Nature and nurture: How to best engage with the next generation

Nature and nurture: How to best engage with the next generation


Opinion
FUTURE: Bundaberg macadamia grower, Josh Steinhardt,  started working under his dad’s loving guidance on the farm, straight out of school.

FUTURE: Bundaberg macadamia grower, Josh Steinhardt, started working under his dad’s loving guidance on the farm, straight out of school.

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The next generation needs a helping hand if we want them to take up the farm.

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WHEN growing crops, a lot more is required than just choosing the right stock.

A great deal of care is needed to ensure that the crop is nurtured right from the beginning to allow it to flourish and provide the best harvest possible.

From giving it enough space, enough light, providing the right nutrients to ensuring the correct irrigation is in place, it takes a lot of love, care and thought to ensure you give the crop the best chance to survive and succeed.

Nurturing the next generation of farmers to be the best leaders and custodians for your land and business is not too dissimilar.

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It starts from a young age and certainly is a long-term commitment. It takes a gentle hand and ongoing encouragement.

One of the best examples of giving the next generation the right nurturing to allow them to grow and get ready to step into the incumbent generation’s shoes is the Steinhardt/Gerry family in Bundaberg.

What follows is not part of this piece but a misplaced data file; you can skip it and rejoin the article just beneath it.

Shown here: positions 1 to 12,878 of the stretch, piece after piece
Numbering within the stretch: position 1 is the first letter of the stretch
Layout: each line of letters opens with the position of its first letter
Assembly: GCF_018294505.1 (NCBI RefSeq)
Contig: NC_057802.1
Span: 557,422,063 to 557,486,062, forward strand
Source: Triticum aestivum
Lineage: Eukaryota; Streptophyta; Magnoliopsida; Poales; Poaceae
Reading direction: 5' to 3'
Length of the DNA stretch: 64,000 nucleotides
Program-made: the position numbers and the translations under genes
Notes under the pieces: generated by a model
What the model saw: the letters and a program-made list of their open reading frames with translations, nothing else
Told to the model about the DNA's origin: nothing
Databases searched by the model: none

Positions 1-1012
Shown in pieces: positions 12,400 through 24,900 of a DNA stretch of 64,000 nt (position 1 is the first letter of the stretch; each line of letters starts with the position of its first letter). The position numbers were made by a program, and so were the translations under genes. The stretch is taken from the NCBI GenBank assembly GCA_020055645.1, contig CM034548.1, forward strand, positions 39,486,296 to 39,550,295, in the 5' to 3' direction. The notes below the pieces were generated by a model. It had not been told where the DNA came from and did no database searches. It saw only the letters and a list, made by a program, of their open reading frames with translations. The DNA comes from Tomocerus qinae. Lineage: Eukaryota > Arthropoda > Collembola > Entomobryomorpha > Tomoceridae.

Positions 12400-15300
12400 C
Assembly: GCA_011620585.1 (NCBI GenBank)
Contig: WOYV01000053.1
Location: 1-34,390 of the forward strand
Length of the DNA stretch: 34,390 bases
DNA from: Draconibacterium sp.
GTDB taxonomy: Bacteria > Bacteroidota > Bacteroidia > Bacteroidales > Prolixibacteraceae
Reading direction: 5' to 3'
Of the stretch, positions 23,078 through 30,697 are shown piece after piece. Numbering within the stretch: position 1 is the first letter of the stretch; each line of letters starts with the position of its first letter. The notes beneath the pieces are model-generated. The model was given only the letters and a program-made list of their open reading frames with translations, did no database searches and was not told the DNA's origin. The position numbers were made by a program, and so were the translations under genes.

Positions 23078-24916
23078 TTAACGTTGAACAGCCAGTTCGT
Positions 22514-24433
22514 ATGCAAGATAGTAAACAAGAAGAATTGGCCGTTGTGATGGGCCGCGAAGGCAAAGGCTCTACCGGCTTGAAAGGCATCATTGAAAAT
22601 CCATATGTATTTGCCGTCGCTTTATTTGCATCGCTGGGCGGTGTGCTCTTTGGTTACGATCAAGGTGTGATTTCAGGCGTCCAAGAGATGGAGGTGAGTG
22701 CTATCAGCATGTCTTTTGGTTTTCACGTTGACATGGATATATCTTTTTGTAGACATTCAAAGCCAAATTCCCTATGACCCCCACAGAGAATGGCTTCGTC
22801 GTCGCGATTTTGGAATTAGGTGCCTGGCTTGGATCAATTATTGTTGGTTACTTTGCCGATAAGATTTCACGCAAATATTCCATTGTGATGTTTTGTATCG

While the family decided to support in generational continuity by way of investing in family governance and providing mentoring to the entire next generation, I would love to tell you a little more about the journey of one of the next generation specifically.

Josh Steinhardt, 24, started working under his dad’s loving guidance on the farm, straight out of school. He learnt what he needed to learn about growing macadamias, from putting sprinklers into the orchard to learning about water levels and irrigation, nutrition and soil health.

His journey working on the family farm over the past eight years has taught him everything he needs to know about farming macadamia nuts.

However, there was one important piece of the puzzle he didn’t hold.

When Josh started, the research into the crop, what it needs and how to best set the orchards up was already complete and the first trees four years old. Josh had a desire to learn how to solve those problems himself.

“A few years ago, we went to a field day on a lemon farm,” he said.

“I was looking at the farm with dad and we were impressed with the orchard and how it was set up. A few years down the track we started talking and thinking about having a bit of a go.”

Susanne Bransgrove, director, LiquidGold Consultants.

Susanne Bransgrove, director, LiquidGold Consultants.

The decision was made to provide Josh with a parcel of land, originally earmarked for macadamia nuts, to use for his own new project of growing lemons.